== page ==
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So, what is organizational agility? 2022 UPDATE

February 14, 2022

So, what is organizational agility?

Bookshelf - what is organizational agility? The 2022 update.


I learn all the time, and 2021 taught me a lot. Based on those lessons, I’d like to share an update on what organizational agility means to me in 2022. I hope you find it useful for what it does and does not mean for you.




Sometimes it’s easier to figure out something by starting with what it is not.


Agility is not about: 

  • The agile industrial complex

  • Getting a single vendor to transform the organization

  • Starting work without lining up with the priorities of those we depend on

  • Not wanting to promote cross-functional collaboration

  • Imposing a particular approach on people

  • Re-labeling what we already do to dress it up as something new 

  • Choosing predictability over uncertainty

  • Old fashioned micro-management

  • Competition (internally)

  • Fear

  • A contest between “experts.”


And agility is not about teams in isolation. Lean and Kanban expert Klaus Leopold says, “Agility is not a team sport; it is a company sport.” The founder of the global movement Agile People, Pia-Maria Thorén, says, “Telling a flower to grow is not useful; one must create the environment in which it can grow.”


Agility is also not about enabling executives to focus on the success in their silo alone, which doesn’t benefit the organization’s success as a whole”.  


Sometimes a “bad cop” is needed, and it’s usually safer to have an independent coach who doesn’t rely on your business to fill that role. Still, that bad cop needs to understand the business domain to be credible.  


It’s tricky to foster collaboration with executives, who often prefer to be competitive. If collaboration is to develop, executives need to be prepared to change the organization’s structure and what gets measured.




Most people reach for pithy one-liners to answer this question, such as:


“Organizational agility is an organization’s ability to harness change for competitive advantage.” - Ken Schwaber.


Organizational agility is about using the reality that change is constant for competitive advantage -- we can’t “manage” change; we must adapt to it.


The problem with pithy one-liners is they are a little too open for interpretation and frankly abuse.


It’s critical to recognize that organizational agility is not an all-or-nothing endeavor. It’s not a light switch you can quickly turn on and off. It’s ok to aim for more tangible desired outcomes and key experiments on the way to organizational agility, as long as we’re authentic.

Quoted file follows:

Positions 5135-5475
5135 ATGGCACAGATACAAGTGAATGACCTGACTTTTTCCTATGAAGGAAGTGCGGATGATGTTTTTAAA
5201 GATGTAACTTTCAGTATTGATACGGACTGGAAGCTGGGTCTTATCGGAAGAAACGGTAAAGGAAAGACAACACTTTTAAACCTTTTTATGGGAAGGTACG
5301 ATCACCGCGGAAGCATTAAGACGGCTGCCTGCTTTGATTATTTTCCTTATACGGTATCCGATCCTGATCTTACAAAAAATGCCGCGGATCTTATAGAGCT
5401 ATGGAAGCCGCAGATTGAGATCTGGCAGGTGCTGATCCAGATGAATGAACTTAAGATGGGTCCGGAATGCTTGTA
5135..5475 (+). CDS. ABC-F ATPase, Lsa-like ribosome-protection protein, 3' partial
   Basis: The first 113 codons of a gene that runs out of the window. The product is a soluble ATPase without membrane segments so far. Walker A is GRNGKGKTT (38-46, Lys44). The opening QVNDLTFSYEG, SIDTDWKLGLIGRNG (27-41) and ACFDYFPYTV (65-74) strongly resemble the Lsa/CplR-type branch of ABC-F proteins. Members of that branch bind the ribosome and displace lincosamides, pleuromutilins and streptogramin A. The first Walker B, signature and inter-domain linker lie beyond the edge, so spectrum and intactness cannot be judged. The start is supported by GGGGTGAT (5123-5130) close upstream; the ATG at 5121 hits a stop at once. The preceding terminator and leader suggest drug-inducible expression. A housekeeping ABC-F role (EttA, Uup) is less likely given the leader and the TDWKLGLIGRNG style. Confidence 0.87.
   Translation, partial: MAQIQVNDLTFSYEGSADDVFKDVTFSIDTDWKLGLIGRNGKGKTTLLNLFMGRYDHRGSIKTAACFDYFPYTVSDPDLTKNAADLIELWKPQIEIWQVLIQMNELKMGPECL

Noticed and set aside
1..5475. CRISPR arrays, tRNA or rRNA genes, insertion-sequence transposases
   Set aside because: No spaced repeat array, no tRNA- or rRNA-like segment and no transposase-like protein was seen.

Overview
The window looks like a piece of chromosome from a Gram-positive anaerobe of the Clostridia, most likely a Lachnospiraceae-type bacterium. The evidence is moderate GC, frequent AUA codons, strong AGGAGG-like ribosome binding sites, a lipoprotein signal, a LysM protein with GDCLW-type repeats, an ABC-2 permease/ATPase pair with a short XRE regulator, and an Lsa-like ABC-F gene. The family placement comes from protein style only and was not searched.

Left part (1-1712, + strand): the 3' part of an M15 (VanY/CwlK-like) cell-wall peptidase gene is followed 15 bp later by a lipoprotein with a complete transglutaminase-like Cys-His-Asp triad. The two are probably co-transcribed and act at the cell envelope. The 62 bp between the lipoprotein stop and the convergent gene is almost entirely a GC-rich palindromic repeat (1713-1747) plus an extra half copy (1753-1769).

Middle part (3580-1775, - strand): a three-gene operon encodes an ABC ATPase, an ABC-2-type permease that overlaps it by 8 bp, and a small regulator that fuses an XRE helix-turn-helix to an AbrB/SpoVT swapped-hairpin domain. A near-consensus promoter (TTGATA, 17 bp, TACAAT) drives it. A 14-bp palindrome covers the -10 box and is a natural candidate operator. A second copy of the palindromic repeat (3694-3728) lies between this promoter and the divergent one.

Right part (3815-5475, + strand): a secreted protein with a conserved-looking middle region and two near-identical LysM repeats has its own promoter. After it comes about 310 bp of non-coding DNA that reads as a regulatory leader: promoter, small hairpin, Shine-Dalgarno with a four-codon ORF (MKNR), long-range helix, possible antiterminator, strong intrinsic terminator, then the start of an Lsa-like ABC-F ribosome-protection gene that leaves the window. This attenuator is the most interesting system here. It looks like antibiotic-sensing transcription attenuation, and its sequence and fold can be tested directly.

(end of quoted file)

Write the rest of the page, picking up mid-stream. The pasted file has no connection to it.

Indeed, Rome wasn’t built in a day, but we need to lay bricks daily to improve organizational agility. If executive leadership moves too slowly or thwarts advancements, supporters of agility on the ground begin to lose hope and give up. 


Lip service and complacency are a death knell for real change. If you’re reading this and saying, “our organization is already agile,” I have bad news for you. We are never done with continuous improvement—that’s one of the hallmarks of agility.




Let’s give it a try:


 ↑ Means more (of). ↓ Means less (of).


Organizational agility is about creating an adaptable organization with a higher possibility to drive disruption in society, the industry, and the marketplace. 


Organizational agility has ↑effectiveness in optimizing current or un-realized value with ↑frequency-of-impact, ↑quality, ↑learning, ↓drag, ↑flow, ↑efficiency, and ↑work-sustainability.


Organizational agility looks like a pattern of constructive collaboration between people with diverse perspectives. Those people might be applying agile, lean, product management, the Three Ways of DevOps, the Agile Manifesto’s values and principles, Modern Agile, or other frameworks.


It feels like ↑humanity, ↑authenticity, ↑leadership, ↑engagement, and caring more about current and future revenues.


Humanity: we mean ↑compassion, ↑invitation, ↓imposition-in-terms-of-ways-of-working, ↑psychological-safety, ↑trust, ↑respect, ↑team-based-commitment, ↑openness, ↑inclusion, ↑passion, ↑focus, ↑energy, and ↑fun.


Authenticity: we mean ↑self-managing teams, ↑value, ↑outcomes, ↑impact, ↑sincerity, ↑empiricism, ↑excellence.


Leadership: we mean ↑self-awareness, ↑courage, ↑go-see, ↑speaking-truth-to-power, ↑alignment of what is said privately and publicly, ↓backlogs, ↑prioritization, ↑bottleneck-awareness, ↑focus, ↑flow, ↑embracing uncertainty, ↑serving teams, ↑coaching at all levels, ↑fixing-problems-beyond-influence-of-teams, ↑enabling organization design towards the direction of travel.


I get energized when executives fix problems beyond the control/influence of teams or teams-of-teams.


Engagement: we mean ↑engagement with society, shareholders, employees, customers, consumers, end-users, markets, partners, and other stakeholders through ↓big bang, ↑transparency, ↑inspection, and ↑adaptation.


↑Current and future revenues: we mean ↑meaningful-shared-purpose, ↑value, ↑understanding needs and wants, ↑outside-in thinking, ↑getting out of the building, ↑constraint management, ↑optimized as a whole.


I witness an excessive focus on efficiency 90 percent of the time. As organizational theorist and consultant Russell Ackoff said, “The righter we do the wrong thing, the wronger we become.”


Consider this definition of organizational agility as a template to modify for your context. Delete words, resequence, add your ingredients. The goal is to clarify what organizational agility is and what it is not for your organization. 

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